Go From Junior to Senior Developer with What and How

by Dan Bunker - Oct. 23, 2017

As I've consulted, interviewed others and worked in a variety of companies over the years, one of the questions I was often asked by developers was "What can I do to become a senior developer?". Unfortunately, the answer to that question isn't an easy task. If not breaking the build or always completing your user stories on time meant you have arrived at senior developer status, there would be a lot more senior developers out there. I know a lot of developers that have been developing for a long time but still aren't senior developers because they haven't put in the work to really get good at development.

Experience and time spent developing are certainly part of what makes up a senior developer, but that's not the defining characteristic that makes you senior. To be senior, you have to want to be senior and have to be willing to put in the work to get there. However, there are some things you can do to help speed up the journey to senior developer. You need to have a level of curiosity that will help you build a deep understanding of knowledge with your code and the work you do. What and How should become one of your most used tools to help get there.

 

Start with What

When you are developing code you'll often find that you need to write new code or update existing code. Either way, you'll want to start by asking one of these questions.

What does the code do? for existing code.

What should the code do? for code you are about to write.

Take the following code example. Can you tell what the code is doing?


public void printSomePrimes() {
  for(int i = 1; i <= 100; i++) {
    for(int n = i; n >= 1; n--) {
      int divisibleCount = 0;
      if(i%n == 0) {
        divisibleCount++;
      }
    }

    if (divisibleCount == 2) {
      System.out.println(i);
    }
  }
}

 

If you stated that the code prints out prime numbers between 1 and 100, then you'd be right. To confirm whether the code does this or not you could write a unit test or just run the code and determine if it indeed displays prime numbers or not. Answering what the code does is your first step. Many developers stop here because they perhaps have solved the problem and move on to their next task. But senior developers wouldn't move on quite yet. They'd ask the next question in the What/How sequence.

 

Next Ask How

Now that you know what the code is doing, you next need to ask how. How consists of two parts. See the following questions:

How did I figure out what that code did?

How does the code work?

When you had to answer what the code did you had to run through a list of deductions to determine what it did. Perhaps you did this automatically without thinking about it. Asking how you figured out the code will help you hone your what skills better in the future.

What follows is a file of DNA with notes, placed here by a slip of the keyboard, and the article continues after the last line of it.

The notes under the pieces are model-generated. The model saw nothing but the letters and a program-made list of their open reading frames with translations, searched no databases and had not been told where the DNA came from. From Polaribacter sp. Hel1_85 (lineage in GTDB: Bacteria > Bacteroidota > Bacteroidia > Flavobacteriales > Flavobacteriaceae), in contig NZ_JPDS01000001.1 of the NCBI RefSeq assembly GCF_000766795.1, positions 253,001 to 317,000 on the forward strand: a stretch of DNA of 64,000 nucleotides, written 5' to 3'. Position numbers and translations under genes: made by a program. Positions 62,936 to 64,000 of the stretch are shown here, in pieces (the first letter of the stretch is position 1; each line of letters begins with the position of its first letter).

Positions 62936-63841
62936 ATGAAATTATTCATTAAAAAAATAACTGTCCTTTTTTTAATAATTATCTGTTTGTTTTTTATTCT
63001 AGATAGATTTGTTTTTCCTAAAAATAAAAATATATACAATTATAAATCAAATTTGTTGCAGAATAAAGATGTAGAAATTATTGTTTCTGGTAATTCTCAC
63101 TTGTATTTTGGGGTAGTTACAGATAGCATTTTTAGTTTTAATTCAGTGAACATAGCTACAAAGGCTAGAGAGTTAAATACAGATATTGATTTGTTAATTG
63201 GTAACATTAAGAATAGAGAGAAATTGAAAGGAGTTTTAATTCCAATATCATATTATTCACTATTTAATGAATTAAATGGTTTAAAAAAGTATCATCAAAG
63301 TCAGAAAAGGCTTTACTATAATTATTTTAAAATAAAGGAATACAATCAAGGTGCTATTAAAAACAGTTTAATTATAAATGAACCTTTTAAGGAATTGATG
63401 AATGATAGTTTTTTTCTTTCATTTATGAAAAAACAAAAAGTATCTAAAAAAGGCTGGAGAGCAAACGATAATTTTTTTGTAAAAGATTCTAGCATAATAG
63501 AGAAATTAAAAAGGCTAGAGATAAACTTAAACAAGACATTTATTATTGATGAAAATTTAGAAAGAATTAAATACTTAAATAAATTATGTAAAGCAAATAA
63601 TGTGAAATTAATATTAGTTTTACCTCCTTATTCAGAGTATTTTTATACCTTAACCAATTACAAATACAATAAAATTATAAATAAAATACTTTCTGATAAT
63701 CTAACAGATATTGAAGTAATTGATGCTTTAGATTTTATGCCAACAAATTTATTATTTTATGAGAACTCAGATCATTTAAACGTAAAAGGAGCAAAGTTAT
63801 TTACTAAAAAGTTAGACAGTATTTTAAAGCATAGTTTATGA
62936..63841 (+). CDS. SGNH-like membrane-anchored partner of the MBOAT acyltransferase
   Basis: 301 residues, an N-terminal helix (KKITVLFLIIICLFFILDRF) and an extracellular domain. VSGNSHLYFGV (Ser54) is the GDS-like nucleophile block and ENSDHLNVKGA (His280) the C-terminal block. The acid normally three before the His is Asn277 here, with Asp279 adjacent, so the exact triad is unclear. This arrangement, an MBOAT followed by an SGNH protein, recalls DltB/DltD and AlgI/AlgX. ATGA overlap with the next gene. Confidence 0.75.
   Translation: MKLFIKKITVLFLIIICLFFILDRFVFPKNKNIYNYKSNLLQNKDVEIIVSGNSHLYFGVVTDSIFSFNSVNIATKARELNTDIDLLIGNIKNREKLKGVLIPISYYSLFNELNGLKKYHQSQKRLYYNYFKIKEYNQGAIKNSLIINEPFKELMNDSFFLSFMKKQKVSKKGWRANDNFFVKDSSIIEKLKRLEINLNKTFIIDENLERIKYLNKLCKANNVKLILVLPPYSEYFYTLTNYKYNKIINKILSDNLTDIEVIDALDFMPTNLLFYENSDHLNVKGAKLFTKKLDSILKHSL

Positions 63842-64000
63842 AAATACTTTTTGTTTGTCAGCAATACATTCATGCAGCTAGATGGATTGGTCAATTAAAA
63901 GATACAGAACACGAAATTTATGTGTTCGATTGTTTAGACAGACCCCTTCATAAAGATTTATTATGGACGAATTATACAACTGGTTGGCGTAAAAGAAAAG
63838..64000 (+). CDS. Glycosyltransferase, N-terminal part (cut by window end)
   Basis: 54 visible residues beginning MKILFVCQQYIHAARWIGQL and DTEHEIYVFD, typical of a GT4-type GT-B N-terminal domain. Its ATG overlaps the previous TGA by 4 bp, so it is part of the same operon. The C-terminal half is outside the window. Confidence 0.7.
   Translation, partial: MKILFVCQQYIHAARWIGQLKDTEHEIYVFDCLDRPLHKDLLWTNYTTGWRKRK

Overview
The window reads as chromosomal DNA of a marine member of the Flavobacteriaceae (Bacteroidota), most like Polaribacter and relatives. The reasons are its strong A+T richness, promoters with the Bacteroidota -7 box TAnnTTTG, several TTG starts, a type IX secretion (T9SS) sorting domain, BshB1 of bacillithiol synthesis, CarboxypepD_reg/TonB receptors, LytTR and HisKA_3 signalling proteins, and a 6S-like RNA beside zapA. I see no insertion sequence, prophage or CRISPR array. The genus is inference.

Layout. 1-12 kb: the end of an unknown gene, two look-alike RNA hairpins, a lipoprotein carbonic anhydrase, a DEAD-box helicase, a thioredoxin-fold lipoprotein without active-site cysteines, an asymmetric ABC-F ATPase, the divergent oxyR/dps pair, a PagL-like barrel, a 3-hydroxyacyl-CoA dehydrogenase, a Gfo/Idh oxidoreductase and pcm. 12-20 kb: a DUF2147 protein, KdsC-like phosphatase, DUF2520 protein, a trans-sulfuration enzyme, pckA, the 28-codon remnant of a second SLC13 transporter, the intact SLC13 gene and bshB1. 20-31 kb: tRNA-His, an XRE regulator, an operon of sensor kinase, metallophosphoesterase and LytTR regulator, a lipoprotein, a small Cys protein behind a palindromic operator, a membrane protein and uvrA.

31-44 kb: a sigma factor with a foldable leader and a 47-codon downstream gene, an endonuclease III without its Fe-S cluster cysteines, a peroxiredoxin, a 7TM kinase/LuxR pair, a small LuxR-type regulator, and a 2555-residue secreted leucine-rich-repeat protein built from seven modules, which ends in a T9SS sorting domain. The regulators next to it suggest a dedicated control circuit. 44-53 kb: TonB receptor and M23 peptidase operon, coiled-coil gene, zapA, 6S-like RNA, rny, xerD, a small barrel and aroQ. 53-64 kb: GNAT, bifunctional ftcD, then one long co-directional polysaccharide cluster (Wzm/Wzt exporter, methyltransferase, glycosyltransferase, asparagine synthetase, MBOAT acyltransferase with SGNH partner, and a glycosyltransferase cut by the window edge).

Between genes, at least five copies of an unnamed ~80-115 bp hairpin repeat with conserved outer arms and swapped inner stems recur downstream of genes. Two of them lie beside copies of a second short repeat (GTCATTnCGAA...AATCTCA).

Here are examples of things you can check off to better understand code as you look at it for the first time.

  • The method or function name - Most of the time developers tend to write pretty good method or function names that describe what that code block does. However, over time the code in the method can change as bugs are found or enhancements are made to the codebase. The name is a good first indicator but isn't always 100% accurate.
  • Code comments - Sometimes you'll encounter comments mingled in with the source code. Does the comment reflect what the code is doing? Why do you think the comment is there in the first place? Comments can be good and bad. Sometimes they can help you figure something out but most of the times they are outdated or are a distractor to what the code is actually doing.
  • Identify the algorithm - You can outline the algorithm of the code in plain english (or whatever spoken language) to help clarify the code meaning. For example, I could say the following about the prime number example.
  1. Loop through each integer number from 1 to 100
  2. For each number, divide the number by all numbers from the current number down to one.
  3. If the number is only divisible by itself and the number one with no remainder, then the number is prime.
  • Analyze known language constructs - If there is something inside the code you aren't familiar with, you want to single that part of code out and try and understand it. Maybe you are comfortable with for loops and if/else blocks but you don't understand recursion or ternary operators. Focus on the parts of code you are weakest at. Read some tutorials, books, write code samples or read stack overflow posts on those concepts until you feel more comfortable with them.

 

As you ask how something works, you'll often find your self going deeper and deeper until you reach familiar ground. You can eventually get down to the level where you might be asking questions like: "How does variable assignment work?", "How do for loops work?", "What is a prime number and how can I test for prime?"

Keep asking questions until you've either satisfied your curiosity or you've reached an understanding where you feel like you could teach the concept. Many developers never take the time to do this. They get by with their work but often never really fully understand what they just wrote or how it fully works. What kind of developer do you want to be?